As we discussed in the previous posting, the color scenes in Memento are shown in reverse order. The BW scenes are shown in chronological order. In addition, within both of these sequences there are also some short sequences of flashbacks inserted. To discuss the internal structure of the film in terms of how these sequences interrelate without becoming cognitively tongue tied we need a set of vocabulary terms. First, we need a term that refers to elapsed time while we are viewing the film, call that viewing time. Some events happen near the beginning of viewing time during the opening credits, others in the middle, still others at the end during the closing credits. Second, we need a term to refer to the time line of the story being depicted in the film, call that story time.
In story time, there is an event that happens at what I will call time 0. All events in story time that happen after time 0 are in color, and we the viewers get to actually see them play out. In contrast, the events that take place before time 0 are all shown in BW, and we do not actually see any of these events take place with our own eyes and ears. They are relayed to us verbally by what the character Leonard is saying on the phone, augmented in some cases visually by flashbacks or dramatizations of these narrations. The story time transition through time 0 takes place in the scene (depicted near the end of film time) where the character Jimmy is murdered. This scene starts out in BW and changes to color after the murder. Every other scene in the film is either completely in color (depicting events after time 0) or completely in BW (depicting events prior to time 0). In viewing time, the BW scenes, depicting the events that happened before time 0, are interspersed with the color scenes that depict what happened after time 0.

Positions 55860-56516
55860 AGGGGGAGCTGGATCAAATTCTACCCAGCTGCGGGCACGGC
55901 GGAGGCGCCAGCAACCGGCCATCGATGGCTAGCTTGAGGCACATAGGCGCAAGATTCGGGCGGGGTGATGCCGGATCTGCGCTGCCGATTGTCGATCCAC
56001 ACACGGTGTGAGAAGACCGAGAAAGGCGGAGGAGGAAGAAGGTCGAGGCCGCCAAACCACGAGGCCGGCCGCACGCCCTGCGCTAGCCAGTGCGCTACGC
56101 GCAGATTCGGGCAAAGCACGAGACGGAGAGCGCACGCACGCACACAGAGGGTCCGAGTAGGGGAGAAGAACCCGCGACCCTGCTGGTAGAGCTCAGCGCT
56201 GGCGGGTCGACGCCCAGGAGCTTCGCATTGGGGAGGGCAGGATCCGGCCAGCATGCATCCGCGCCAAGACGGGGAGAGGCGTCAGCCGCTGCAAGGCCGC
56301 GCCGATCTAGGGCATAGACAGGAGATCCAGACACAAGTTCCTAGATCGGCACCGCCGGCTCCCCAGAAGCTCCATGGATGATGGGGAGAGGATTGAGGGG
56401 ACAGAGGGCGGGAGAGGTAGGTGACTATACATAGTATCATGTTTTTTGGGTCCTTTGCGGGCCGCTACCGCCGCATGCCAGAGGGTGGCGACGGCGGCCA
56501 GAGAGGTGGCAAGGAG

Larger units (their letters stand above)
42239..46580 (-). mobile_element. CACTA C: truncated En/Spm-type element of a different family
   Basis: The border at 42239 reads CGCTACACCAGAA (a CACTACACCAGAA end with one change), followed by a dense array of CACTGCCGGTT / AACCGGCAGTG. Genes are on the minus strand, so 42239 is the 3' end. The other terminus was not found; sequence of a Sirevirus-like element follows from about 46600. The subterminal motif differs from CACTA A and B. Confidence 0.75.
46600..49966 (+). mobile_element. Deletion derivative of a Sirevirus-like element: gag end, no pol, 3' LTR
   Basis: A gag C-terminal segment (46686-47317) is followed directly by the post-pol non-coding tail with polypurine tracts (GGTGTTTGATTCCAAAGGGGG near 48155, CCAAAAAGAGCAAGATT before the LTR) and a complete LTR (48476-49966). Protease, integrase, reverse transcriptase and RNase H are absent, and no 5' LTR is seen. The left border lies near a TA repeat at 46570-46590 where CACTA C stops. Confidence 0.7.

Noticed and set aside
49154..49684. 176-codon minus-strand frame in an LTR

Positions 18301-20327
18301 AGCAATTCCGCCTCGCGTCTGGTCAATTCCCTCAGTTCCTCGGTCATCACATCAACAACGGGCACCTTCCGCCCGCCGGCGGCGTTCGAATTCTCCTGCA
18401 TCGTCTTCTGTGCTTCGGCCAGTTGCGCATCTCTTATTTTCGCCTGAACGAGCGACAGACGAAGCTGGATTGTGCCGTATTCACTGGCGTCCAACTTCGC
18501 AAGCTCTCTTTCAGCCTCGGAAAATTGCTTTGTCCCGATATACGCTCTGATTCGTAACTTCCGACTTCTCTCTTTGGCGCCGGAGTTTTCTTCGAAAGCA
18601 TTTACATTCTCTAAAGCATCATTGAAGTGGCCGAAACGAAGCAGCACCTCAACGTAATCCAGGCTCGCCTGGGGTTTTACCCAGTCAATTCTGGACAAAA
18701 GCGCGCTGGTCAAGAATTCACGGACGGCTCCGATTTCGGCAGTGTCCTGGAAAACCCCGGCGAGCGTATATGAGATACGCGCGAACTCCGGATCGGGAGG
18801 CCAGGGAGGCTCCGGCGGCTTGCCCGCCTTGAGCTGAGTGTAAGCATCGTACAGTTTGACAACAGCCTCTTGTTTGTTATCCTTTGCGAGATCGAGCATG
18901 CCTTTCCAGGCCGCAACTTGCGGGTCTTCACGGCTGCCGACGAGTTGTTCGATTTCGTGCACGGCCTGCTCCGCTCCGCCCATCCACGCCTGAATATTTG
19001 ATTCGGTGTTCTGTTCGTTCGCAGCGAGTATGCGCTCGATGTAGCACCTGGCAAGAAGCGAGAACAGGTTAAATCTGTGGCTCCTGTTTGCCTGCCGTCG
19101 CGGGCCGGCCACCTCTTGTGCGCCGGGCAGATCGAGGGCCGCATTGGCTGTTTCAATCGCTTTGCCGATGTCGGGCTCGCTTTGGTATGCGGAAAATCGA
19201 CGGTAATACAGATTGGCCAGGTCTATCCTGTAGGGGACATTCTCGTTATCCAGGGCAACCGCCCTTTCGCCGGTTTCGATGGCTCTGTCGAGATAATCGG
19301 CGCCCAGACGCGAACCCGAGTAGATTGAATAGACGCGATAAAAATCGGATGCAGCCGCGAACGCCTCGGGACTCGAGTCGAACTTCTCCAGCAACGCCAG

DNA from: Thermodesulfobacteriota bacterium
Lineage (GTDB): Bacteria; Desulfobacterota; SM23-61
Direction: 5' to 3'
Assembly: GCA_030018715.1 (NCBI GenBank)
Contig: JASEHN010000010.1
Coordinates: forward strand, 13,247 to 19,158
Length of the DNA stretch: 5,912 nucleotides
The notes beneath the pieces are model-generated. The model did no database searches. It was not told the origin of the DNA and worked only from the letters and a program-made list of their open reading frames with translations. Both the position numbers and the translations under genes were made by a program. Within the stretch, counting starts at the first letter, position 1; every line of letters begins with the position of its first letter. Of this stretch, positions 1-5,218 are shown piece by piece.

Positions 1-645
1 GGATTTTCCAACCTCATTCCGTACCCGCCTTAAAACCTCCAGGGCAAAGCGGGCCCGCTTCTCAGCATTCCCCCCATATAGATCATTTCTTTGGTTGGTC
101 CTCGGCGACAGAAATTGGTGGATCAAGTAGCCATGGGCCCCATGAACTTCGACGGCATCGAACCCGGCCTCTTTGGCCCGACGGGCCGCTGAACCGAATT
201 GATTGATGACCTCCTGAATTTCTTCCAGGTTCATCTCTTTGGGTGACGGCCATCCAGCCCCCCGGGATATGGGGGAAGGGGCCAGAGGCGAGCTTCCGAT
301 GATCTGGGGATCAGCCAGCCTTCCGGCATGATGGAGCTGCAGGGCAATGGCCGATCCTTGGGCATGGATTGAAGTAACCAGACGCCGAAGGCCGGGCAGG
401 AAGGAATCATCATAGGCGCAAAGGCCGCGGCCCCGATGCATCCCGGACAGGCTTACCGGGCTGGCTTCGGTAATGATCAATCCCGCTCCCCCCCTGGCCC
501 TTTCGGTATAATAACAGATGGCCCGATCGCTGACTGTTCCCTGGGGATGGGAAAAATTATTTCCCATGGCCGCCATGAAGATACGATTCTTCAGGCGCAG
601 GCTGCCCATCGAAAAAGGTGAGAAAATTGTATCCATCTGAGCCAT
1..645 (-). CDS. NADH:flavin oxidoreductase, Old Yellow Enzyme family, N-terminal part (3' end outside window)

The structure of the film can be mapped onto the psychological functions of perception and memory. As each of us carries out our ordinary day-to-day activities, it is the psychological function of perception that provides us with the “facts” about what is going on around us (what we see, hear, smell, touch, taste). However, in order to interpret those facts we also use the psychological function of memory. As we have discussed in previous postings, memory allows us to organize our current experiences into the framework of our “life story” that provides purpose and meaning. But, as we have also discussed in previous postings, memory should not always be trusted. Our memories consist of a mishmash of true memories, distorted memories, and implanted false memories.
The structure of Memento provides us with an analogous situation. The color scenes of Memento provide us with the “facts” of the story (the events that we are actually able to see play out with our own eyes and ears). In general, we should expect that we can trust the “facts” we see in these scenes shown in color. (Exceptions include a few short color flashback scenes that might reflect memories. They might also include a small number of “inside jokes” the director plays on us, but none of these are significant to unraveling the plot.) However, as we discussed in the previous posting, we, the viewers, have trouble interpreting those facts because the color scenes are shown in reverse order. To help us out as we try to interpret these facts, the director also provides us with some “memories” about what has happened in the past, a “life story” that gives the plot purpose and meaning. Those memories are provided to us in the BW scenes. And, just as in real life, we need to keep in mind that these memories (BW scenes) might not be trustworthy! Those BW scenes that influence how we interpret the color scenes as we watch the film might have been false memories, cleverly implanted there by the director. Caveat emptor!
To read my next post, go to Part 7